April 2, 2016 § Leave a comment
Spring is here. We have enjoyed a phenomenal week of sunshine and temperatures around 20C. As the season changes so do our behaviours. Our behaviours when it comes to consumption and what our day to day looks like.
Typically when sun is out we stay up later, get up earlier and start to eat fresher foods and do more grilling. Today’s show is all about wines for a ‘Spring’ lifestyle.
Segment 1 ~ Is Wine A Part of A Healthy Lifestyle?
I maybe a little biased but I believe that it is. There are reams of studies suggesting moderate consumption is actually healthier than abstinence and certainly healthier than heavy consumption. But what does moderate consumption mean? The answer to this question is the sticking point.
In North America 1 glass of wine a day for the average person (height & weight), whereas in Denmark moderate consumption is considered 4-5 glasses a day. My belief is that this points to the fact that science hasn’t been able to separate wine consumption from other elements of a culture’s lifestyle.
I do love the stories about the 110 year old Greek man or Italian woman who swears up and down that drinking 4-5 bottles of wine a day is the secret to a long life. I suspect that the truth is not just in the quantity but in the process.
Consider that in Greece and Italy most of the food is without preservatives. Also consider that lunch and dinner are integral to the culture, communal and done slowly over hours. In contrast, North America is famous for a ‘quick’ bite at the desk or shoving some food in prior to taking the kids to ballet/soccer/hockey class.
I believe that the key to a healthy lifestyle is a smile, exercise, clean food and a pace that allows one to consider the beauty of the people, surroundings and food they are enjoying at the moment.
Quick Note on Vintages
This is an exciting time of year for us dorks as the new vintages of whites and rosés from the Northern Hemisphere, and all from the Southern Hemisphere are starting to appear. What makes this spring so exciting is because it sees the arrival of the 2015 vintage. The world over this vintage is said to be one of the best. Some of the wines below may have transitioned already.
Segment 2 ~ Red Wines For Spring
In spring we tend to get out of the kitchen and on the BBQ and that typically means more grilled meats, salads and fruits. To that end here are some red wines that pair well with Spring because they are a little light in body, are a little brighter on the palate and offer fresh fruit flavours instead of stewed or cooked fruit flavours.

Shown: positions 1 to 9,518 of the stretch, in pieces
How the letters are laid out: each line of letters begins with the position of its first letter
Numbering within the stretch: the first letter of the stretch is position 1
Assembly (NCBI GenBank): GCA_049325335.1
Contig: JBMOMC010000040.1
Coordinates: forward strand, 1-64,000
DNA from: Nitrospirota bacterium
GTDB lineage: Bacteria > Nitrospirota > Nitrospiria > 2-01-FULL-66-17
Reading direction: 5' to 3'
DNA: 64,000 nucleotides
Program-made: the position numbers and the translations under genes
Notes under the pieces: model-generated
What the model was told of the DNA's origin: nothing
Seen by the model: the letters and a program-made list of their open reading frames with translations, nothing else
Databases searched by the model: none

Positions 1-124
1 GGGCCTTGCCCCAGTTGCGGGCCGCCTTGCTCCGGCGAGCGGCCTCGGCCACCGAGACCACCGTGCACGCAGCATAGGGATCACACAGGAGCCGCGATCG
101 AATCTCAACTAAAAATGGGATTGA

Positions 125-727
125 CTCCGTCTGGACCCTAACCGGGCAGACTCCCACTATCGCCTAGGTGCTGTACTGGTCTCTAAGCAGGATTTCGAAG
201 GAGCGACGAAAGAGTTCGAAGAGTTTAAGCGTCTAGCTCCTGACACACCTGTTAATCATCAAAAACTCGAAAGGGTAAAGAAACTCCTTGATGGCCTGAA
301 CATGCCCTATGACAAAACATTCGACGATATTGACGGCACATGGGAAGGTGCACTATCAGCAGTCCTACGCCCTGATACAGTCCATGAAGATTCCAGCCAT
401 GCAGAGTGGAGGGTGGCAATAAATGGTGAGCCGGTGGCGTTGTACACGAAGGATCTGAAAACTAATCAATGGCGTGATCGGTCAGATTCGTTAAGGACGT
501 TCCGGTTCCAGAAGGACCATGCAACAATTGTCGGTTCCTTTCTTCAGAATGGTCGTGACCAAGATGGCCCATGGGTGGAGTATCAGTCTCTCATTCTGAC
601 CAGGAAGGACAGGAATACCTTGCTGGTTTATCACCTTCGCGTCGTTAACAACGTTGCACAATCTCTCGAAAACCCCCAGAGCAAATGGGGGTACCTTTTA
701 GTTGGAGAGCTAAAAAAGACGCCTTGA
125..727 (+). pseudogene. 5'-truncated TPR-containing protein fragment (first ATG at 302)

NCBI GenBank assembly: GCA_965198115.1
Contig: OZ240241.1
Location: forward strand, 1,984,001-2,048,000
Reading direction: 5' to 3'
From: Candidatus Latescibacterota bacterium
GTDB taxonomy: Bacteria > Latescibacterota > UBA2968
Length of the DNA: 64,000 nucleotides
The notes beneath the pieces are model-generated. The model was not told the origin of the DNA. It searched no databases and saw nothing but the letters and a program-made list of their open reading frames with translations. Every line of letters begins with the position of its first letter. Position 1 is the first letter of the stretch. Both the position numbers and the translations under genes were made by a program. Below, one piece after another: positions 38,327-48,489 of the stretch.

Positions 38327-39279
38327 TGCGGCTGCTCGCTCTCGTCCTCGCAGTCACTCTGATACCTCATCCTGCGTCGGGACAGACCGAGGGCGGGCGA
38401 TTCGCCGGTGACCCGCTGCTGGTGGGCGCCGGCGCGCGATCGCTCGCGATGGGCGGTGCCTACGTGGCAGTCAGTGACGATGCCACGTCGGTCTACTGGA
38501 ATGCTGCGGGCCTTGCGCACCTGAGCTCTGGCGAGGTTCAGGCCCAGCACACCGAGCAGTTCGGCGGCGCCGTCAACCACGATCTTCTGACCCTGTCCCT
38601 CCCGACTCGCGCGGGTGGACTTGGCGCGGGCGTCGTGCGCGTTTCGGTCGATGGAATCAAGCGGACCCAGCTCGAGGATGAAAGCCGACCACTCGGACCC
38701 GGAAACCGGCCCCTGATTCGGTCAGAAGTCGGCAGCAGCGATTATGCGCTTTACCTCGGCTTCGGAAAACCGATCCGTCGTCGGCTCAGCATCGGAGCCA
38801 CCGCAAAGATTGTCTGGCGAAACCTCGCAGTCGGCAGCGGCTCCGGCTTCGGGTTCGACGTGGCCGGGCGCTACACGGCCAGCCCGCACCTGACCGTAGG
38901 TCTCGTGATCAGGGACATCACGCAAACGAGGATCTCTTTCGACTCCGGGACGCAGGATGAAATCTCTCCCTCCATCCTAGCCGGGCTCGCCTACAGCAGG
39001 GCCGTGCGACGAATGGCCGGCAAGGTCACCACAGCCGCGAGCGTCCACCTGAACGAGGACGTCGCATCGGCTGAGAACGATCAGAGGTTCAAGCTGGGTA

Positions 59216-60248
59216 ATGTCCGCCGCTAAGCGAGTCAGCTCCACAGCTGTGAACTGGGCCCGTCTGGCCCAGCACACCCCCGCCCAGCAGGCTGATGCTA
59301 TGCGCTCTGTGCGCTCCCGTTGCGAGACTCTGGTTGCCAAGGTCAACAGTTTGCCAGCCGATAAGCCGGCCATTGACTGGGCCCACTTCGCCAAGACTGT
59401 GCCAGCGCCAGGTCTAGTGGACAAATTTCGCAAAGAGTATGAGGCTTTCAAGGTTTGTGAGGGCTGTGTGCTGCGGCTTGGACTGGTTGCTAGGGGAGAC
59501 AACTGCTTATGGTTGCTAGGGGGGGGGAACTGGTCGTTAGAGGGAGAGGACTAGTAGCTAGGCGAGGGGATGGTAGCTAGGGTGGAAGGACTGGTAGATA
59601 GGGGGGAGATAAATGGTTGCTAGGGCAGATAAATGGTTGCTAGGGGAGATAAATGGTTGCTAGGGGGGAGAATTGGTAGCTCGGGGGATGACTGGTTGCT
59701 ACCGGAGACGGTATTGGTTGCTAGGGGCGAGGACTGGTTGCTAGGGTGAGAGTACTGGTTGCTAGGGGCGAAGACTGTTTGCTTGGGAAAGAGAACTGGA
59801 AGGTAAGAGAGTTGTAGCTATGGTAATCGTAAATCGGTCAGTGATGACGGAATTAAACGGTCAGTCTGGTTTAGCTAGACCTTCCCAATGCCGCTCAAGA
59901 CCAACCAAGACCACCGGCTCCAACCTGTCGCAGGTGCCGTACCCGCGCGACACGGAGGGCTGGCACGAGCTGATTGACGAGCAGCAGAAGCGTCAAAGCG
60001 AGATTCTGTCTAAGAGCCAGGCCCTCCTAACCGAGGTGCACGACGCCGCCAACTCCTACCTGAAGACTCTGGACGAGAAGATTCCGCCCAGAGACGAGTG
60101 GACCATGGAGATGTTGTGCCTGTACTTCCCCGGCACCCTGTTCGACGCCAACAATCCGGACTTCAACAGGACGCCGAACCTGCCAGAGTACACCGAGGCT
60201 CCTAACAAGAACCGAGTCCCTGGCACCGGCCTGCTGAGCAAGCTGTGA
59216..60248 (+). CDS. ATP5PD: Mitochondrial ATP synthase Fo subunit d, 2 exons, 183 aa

Borsao 2014 Garnacha – $15, Grenache, Spanish Section of the Store and available in both public and private stores (2014 review to follow, click here to see 2013 review).
Ermelinda Monte da Baia 2014 – $12, Castelao-Touriga Nacional-Syrah, Portuguese section of the store and available in both public and private stores (click here to see review).
Cono Sur Bicicleta 2014 Pinot Noir – $14, Pinot Noir, Chilean section of the store and available in both public and private stores (click here to see review).
Segment 3 ~ White Wines For Spring
Halibut season is upon us and just around the corner is Spot Prawn season. Anyway you look at Spring means more fish in our diets along with more fruits and vegetables. Here are some white wines under $20 that are brilliant with Spring fare.
Campogrande 2014 Orvieto – $17 Trebbiano, Italian section of the store, and only available in private stores (click here to see review).
Lindemans Bin 65 2015 Chardonnay – $13 Chardonnay, Australian section of the store, available in both public and private stores (click here for review).
Aveleda 2014 Vinho Verde – $17, Loureiro-Trajadura-Arinto, Portuguese section of the store and only available in private stores (2014 review to follow; click here for 2013 review).
Segment 4 ~ Rosé Wines for Spring
Did you know that Rosé is the fastest growing category between red, white and pink wines. It is a category that is finally coming into its own and truly provides the flavour essence of Spring.
Mocojo Long Stem 2014 Rosé – $18, Pinot Meunier-Pinot Noir, BC section of the store and available only in private stores (click here to see review).
Quill 2014 Rosé – $18, Gamay Noir, Vancouver Island section of the store and available only in private stores. (click here to see review).
Cazes de L’Ostal 2015 Rosé – $15, Grenache, French section of the store and available mostly in public stores right now (click here to see review).
Best Buy of the Week – Ermelinda Monte da Baia – see above for detail and click here to see the review.
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PS- below is a link to the Wine Folly book on Amazon. Yes this is an affiliate program and it helps us keep the blog going, having said that I highly recommend this book and use it myself. It is colourful easy to read book that you can have a resource. Enjoy.
May 8, 2015 § Leave a comment
May is not only glorious for weather here on the West Coast of BC, but May also brings the first Grand Tour of the Pro Cycling Season – Giro d’Italia. The third week of the Giro is the toughest week as it winds its way through the hills and mountains of Tuscany. In light of this fact, and that I am serious fan, I thought I would test run a wine that has long been on the market here in BC – Monte Antico.
The Monte Antico has great, rustic, old school packaging and is, now, conveniently, under screwcap, which I really like for wines under $20.
Tasting Notes: The colour is dark crimson and the nose shows dark cherry, leather, earth, and savoury spices. The palate shows similar flavours but has added the added complexity of plum and raspberry fruit flavour, hints of dried cocoa and pepper. The palate is of mid-weight and can stand up to most comfort foods from grilled chicken dishes to steak. The finish is round and juicy leaving you with the delicate marriage of cherry, plum and spice flavours.